Tuesday, August 2, 2022

Ericsson drops one of its 15 U.S. patents-in-suit from its smallest ITC case against Apple (also withdraws large parts of another patent)

The first and only significant good news for Apple in its 5G patent dispute with Ericsson came about a month ago when a U.S. trade judge identified indefiniteness issues concerning two of the three patents-in-suit in the smallest Ericsson v. Apple case. The patents in that action are not standard-essential.

Ericsson has now done what I deemed most likely in my commentary on the indefiniteness opinion: it has voluntarily dropped all of the asserted claims of U.S. Patent No. 10,880,794 on "inter-band handover of the same physical frequency" and six of the eight asserted claims of U.S. Patent No. 8,472,999 on a "method and system for enabling dual standby state in a wireless communication system."

Such withdrawals--called "motion for partial termination of the investigation"--are simply expected by the ITC, which depends on such streamlining to keep its timelines. This is in line with what I thought would happen when I commented on the claim construction order that gave rise to these withdrawals. Ericsson's motion--which is unsurprisingly unopposed by Apple--doesn't mean that the Swedish wireless company necessarily agrees with Administrative Law Judge (ALJ) Cameron R. Elliot. The motion just contains the usual boilerplate language about "narrow[ing] the scope of the [i]nvestigation and to simplify the issues for the ALJ, [the ITC] Staff and the parties" (and how this "serve[es] the public interest by saving [...] time and resources."

After this withdrawal, there are still two patents in Unfair Import Investigation No. 337-TA-1301 (all four asserted claims of U.S. Patent No. 8,792,454 on "secure and seamless WAN-LAN [wide area network, local area network] roaming" and the two remaining claims of the '999 patent). That case may even get the first in-person hearing after the envisioned reopening of the ITC building, as ALJ Elliot discussed with the parties in a telephonic conference, where he mentioned that some uncertainty remains concerning the further evolution of "the virus." In the other two ITC investigations, Ericsson is asserting a total of another ten patents--and in the Eastern District of Texas, there are three more patents (5G SEPs) that Apple initially wanted to challenge, then preferred not to deal with, but Ericsson is pursuing its compulsory counterclaims.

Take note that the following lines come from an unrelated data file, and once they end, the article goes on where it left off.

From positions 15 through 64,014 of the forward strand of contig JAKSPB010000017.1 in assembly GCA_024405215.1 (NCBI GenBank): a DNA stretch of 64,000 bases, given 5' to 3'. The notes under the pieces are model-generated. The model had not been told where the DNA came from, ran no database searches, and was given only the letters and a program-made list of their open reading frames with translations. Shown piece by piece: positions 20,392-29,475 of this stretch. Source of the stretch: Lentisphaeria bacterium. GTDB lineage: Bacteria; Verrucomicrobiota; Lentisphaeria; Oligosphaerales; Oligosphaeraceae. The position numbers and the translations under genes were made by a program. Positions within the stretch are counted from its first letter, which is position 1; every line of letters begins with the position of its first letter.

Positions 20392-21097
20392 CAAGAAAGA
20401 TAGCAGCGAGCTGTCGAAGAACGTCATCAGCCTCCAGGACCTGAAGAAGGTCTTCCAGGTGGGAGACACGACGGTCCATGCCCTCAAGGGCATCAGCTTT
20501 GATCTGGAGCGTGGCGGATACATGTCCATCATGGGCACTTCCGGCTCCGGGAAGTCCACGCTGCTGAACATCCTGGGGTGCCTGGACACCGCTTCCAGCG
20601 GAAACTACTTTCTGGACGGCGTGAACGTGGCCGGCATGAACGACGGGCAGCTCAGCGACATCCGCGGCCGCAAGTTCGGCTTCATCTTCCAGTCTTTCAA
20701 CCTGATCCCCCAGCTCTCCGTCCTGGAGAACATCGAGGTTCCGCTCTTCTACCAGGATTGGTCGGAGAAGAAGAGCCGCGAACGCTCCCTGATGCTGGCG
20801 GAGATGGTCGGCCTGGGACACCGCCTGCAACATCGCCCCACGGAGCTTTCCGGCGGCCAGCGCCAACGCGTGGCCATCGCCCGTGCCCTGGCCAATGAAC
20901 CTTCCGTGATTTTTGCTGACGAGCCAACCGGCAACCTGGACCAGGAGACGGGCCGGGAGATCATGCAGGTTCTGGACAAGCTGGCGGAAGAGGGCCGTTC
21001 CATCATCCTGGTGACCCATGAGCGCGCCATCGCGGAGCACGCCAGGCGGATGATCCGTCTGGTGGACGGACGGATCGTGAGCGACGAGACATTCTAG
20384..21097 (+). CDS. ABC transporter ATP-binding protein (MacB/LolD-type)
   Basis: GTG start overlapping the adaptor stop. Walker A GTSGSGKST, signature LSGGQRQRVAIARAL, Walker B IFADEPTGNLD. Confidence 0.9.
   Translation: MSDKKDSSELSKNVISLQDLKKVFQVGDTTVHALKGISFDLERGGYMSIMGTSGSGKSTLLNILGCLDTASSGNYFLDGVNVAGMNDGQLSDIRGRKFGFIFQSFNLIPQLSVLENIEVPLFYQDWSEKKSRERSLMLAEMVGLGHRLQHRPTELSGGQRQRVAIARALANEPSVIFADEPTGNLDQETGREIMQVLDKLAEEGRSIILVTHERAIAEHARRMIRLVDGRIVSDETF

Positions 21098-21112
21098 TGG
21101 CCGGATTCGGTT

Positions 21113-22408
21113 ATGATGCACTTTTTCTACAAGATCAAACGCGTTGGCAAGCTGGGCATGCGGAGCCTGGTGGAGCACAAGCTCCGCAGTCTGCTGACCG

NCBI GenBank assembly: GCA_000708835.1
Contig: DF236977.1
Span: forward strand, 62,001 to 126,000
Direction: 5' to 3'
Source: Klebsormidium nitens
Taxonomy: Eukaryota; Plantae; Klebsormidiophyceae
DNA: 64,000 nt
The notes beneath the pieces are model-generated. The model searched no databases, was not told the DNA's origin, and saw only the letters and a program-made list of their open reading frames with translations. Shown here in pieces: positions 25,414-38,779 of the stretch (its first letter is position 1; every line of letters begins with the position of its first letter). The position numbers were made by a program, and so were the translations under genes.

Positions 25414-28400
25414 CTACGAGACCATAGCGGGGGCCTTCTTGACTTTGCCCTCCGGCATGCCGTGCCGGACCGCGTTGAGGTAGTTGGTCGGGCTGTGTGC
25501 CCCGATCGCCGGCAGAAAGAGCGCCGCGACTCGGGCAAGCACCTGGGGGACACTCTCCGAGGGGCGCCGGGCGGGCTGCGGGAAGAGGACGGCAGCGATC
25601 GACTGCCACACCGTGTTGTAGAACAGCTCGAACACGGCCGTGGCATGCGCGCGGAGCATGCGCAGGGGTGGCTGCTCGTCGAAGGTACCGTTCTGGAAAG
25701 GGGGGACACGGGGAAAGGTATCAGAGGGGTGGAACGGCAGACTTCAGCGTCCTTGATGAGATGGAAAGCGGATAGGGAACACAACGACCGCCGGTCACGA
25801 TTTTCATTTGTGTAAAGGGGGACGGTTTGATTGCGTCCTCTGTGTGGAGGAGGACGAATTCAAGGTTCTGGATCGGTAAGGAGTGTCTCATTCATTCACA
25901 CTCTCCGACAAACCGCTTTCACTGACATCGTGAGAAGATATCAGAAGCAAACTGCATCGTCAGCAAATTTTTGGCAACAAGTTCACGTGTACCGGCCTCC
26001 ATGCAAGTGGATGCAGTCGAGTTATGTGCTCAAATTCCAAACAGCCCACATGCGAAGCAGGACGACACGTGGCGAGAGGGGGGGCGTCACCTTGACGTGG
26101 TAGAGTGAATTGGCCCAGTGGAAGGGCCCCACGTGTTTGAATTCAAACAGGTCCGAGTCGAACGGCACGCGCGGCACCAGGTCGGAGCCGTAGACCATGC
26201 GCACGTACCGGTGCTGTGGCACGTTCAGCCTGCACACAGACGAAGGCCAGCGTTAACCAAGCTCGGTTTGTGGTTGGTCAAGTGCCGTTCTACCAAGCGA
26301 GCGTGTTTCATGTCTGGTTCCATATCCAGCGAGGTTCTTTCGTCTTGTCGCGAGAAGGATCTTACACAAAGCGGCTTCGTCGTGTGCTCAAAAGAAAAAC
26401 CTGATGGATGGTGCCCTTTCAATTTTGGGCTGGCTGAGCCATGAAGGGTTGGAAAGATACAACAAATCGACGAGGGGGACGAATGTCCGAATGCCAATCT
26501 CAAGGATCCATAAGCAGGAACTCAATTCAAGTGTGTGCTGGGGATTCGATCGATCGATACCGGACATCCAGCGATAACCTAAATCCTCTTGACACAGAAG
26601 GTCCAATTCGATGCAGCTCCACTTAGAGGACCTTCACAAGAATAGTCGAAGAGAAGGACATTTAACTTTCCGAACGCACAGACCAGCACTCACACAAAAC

The ALJ's indefiniteness opinion is not precedential with a view to any assertions in federal court. The withdrawal does not formally affect a companion case in the Western District of Texas, which was filed simultaneously with the ITC complaint. The W.D. Tex. case is currently on hold, and normally those mirror cases in federal court (where monetary relief--which the ITC can't order--is available) never come out of hibernation as the parties tend to settle before. Should the case go forward, Judge Alan Albright could still preside over the proceedings, though the Chief Judge of that district court now makes it unlikely that any new patent infringement complaints filed with the Waco division of the Western District would be assigned to Judge Albright.

Over in the Eastern District of Texas, Apple has been warned of sanctions for misuse of court rules after bringing an unsuccessful (except for some minor access-to-documents issue) "emergency motion." Incredibly, Apple is portraying a Colombian 5G iPhone/iPad sales ban as a human rights issue. I'd rather talk about workers' rights and developers' rights...

In Brazil, where Ericsson is seeking preliminary injunctions against a local Apple distributor, the specialized press also takes note of Apple's Colombian motion as well as the reprimand in Texas. Another South American website, TransMedia.cl, calls this litigation tactic "not just an embarrassment... a disgrace." IAM's Joff Wild expressed doubts on LinkedIn over whether human rights legislation exists to enable Apple to get around an iPhone sales ban...

The human rights motion must be adjudicated swiftly, so I guess we'll hear from Colombia again soon.

Ericsson v. Apple--and also Apple v. Ericsson--cases are pending in multiple jurisdictions. These days I found out from the Munich I Regional Court that Apple's first-ever SEP assertion--a former Intel patent declared essential to 4G--is actually a complaint for (inter alia) injunctive relief. Also, two weeks ago Law360 reported (mostly behind a paywall) on another Ericsson v. Apple case in the UK over four 4G/5G SEPs. I haven't been able to find out about the details of that additional UK action. I was previously only aware of a couple of UK filings that Ericsson had made in early June.